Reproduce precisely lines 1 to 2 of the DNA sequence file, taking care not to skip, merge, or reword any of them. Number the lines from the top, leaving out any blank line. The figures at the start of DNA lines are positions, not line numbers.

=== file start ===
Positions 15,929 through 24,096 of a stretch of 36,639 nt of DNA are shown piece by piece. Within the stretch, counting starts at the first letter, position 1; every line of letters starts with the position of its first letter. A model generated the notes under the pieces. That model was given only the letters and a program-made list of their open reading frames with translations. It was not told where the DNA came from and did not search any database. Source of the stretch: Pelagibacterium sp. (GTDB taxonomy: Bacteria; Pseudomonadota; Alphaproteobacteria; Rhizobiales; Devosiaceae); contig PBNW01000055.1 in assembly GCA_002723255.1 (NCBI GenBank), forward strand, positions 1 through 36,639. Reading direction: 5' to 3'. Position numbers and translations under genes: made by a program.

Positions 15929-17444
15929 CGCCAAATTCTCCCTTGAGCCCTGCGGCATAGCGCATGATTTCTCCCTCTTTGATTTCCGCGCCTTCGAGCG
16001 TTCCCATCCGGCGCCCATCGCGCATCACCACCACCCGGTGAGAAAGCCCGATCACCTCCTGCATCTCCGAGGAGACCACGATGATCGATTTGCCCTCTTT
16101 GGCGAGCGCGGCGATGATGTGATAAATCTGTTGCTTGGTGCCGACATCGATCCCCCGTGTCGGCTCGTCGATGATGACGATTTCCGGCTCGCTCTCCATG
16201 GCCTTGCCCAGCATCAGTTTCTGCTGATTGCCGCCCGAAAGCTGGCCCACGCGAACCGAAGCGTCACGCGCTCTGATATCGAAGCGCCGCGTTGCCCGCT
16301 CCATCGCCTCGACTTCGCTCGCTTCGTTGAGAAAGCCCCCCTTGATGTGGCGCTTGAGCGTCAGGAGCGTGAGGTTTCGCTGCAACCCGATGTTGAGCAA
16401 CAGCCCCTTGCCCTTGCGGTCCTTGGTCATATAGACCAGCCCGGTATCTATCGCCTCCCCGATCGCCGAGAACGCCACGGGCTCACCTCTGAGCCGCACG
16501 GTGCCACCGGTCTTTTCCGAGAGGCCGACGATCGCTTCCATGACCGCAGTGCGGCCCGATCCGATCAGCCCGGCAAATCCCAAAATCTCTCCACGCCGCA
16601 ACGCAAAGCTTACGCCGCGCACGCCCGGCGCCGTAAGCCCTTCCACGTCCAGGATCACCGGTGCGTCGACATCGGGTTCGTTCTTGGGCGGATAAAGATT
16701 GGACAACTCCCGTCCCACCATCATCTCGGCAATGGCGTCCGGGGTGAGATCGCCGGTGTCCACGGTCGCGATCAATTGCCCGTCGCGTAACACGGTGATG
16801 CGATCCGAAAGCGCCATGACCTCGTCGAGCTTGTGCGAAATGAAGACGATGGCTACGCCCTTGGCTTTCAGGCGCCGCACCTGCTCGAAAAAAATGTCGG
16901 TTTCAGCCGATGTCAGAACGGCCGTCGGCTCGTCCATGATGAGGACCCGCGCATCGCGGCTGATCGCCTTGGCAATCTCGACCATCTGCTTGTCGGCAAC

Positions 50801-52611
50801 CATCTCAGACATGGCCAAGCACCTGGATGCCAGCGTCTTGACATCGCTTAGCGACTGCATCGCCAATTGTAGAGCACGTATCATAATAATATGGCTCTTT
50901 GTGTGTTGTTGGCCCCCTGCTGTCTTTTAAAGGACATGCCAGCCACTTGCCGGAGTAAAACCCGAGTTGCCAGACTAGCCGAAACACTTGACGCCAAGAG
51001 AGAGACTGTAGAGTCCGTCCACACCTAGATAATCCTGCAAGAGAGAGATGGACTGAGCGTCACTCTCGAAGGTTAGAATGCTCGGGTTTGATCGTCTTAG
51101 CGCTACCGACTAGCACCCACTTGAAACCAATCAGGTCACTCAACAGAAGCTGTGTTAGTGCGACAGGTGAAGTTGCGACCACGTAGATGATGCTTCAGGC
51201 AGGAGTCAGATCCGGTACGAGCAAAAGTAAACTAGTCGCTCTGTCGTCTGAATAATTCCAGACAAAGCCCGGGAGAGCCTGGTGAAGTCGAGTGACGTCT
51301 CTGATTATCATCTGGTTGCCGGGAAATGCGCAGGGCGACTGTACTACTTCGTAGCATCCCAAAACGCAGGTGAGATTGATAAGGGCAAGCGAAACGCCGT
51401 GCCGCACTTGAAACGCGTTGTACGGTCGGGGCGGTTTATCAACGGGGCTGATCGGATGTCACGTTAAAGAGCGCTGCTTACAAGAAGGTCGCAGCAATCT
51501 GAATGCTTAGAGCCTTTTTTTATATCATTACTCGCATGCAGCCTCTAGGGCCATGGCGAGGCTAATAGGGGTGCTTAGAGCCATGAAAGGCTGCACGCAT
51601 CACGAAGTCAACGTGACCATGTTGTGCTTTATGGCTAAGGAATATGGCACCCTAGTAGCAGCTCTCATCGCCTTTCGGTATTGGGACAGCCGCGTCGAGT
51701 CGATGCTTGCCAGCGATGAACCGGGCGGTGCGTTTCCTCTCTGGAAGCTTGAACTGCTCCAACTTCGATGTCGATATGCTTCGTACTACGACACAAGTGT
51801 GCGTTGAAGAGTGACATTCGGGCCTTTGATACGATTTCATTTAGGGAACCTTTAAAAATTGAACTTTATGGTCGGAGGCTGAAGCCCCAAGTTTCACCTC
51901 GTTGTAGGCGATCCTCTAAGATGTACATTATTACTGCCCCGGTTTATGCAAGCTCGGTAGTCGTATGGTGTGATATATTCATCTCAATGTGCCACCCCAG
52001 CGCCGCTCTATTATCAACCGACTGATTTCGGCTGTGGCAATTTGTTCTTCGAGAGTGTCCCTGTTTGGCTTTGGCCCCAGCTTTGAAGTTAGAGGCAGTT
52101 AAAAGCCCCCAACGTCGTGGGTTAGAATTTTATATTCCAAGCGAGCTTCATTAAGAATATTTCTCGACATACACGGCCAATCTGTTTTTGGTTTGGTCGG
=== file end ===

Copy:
Positions 15,929 through 24,096 of a stretch of 36,639 nt of DNA are shown piece by piece. Within the stretch, counting starts at the first letter, position 1; every line of letters starts with the position of its first letter. A model generated the notes under the pieces. That model was given only the letters and a program-made list of their open reading frames with translations. It was not told where the DNA came from and did not search any database. Source of the stretch: Pelagibacterium sp. (GTDB taxonomy: Bacteria; Pseudomonadota; Alphaproteobacteria; Rhizobiales; Devosiaceae); contig PBNW01000055.1 in assembly GCA_002723255.1 (NCBI GenBank), forward strand, positions 1 through 36,639. Reading direction: 5' to 3'. Position numbers and translations under genes: made by a program.

Positions 15929-17444